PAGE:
To remove salt, soak about 20 hours in fresh cold water, changing water 4 to 5 times.
Several hours before you plan to cook the cod, start the sauce (for which they take over 5 hours in Spain, but you may need less).
In large skillet with cover, or Dutch oven, heat oil, 1/4 cup lard, bacon, and ham. When mixture bubbles, add onion, whole garlic cloves, and parsley. Cover, turn down heat as low as possible and cook for 3 hours, or until onion is very soft but not at all burned. Add boiling water and continue simmering for 2 hours longer, or until onions are completely fallen apart. Add more boiling water as necessary to keep from sticking. Add pimientos, tomatoes, and egg yolks mashed with bread crumbs and mixed to a fine paste with a little cold water. Simmer for a few minutes longer.
Put everything through a sieve, food mill, or blender so you have a smooth sauce. Add salt and pepper to taste, and if you want to be authentic, a dash of cayenne.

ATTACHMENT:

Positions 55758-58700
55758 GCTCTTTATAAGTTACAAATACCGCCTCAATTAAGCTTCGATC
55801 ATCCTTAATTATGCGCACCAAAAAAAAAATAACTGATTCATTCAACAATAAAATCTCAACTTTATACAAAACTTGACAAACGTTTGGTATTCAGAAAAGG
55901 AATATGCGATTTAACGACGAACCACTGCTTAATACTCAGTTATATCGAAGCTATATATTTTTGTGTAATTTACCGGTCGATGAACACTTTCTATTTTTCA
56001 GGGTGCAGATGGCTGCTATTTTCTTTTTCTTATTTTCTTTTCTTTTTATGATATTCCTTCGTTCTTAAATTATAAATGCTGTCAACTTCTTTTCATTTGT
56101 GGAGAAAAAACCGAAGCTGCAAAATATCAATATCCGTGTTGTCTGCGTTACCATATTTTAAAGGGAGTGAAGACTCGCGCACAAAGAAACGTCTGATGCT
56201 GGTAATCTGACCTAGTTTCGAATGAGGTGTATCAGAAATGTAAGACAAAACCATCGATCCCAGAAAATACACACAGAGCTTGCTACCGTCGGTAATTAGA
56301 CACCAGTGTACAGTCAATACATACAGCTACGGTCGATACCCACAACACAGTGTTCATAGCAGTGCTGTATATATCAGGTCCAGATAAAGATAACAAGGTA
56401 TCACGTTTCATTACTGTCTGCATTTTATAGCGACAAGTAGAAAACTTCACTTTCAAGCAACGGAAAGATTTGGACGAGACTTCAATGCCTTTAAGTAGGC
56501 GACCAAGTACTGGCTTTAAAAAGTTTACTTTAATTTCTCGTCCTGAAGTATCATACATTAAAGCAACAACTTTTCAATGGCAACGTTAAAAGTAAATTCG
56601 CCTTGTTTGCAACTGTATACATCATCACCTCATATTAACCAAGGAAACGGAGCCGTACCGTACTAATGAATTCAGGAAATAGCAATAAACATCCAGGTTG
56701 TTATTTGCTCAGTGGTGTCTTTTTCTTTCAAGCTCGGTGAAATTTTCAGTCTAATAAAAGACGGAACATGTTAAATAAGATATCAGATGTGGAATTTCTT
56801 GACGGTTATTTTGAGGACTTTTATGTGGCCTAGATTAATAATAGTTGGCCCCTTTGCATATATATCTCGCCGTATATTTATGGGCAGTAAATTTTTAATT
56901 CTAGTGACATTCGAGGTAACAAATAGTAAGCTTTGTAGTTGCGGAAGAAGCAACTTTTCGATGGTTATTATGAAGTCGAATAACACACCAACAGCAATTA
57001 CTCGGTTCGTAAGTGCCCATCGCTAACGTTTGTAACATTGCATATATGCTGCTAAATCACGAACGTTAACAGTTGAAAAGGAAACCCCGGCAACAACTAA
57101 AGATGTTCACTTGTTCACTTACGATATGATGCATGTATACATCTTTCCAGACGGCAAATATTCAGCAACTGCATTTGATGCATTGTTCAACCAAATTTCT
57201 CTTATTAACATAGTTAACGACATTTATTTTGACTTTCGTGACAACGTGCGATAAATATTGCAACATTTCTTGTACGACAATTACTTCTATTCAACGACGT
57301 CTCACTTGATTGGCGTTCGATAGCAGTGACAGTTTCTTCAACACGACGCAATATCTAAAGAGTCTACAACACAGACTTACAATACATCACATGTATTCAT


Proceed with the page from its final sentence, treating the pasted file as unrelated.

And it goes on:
Meanwhile, when cod has soaked for 20 hours, dry it thoroughly with paper towels. Remove any scales, being careful not to damage the skin (which adds a smooth, gelatinous quality to the finished dish's sauce). In large saucepan, combine cod and unsalted cold water to cover; bring to a boil. As soon as water starts to boil, take out the pieces of cod; carefully remove bones.
Grease a heatproof casserole with lard or bacon fat. In it, arrange a layer of cod; pour sauce over; repeat until all the cod and sauce are used up. Sauce should cover the fish, not drown it. Cook slowly until fish is done, about 20 minutes.
During cooking, shake the casserole often so the sauce runs to the bottom. Also, with a wide pancake turner or spatula, losen the bottom layer of fish often to keep it from sticking, being careful not to break the pieces.
Taste from time to time, and add salt and pepper if necessary; or a pinch of sugar if the cod is make the sauce too salty.
Finished dish should be savory, neither too salty, too peppery, not too sweet, and of a good red color. Makes 6 servings.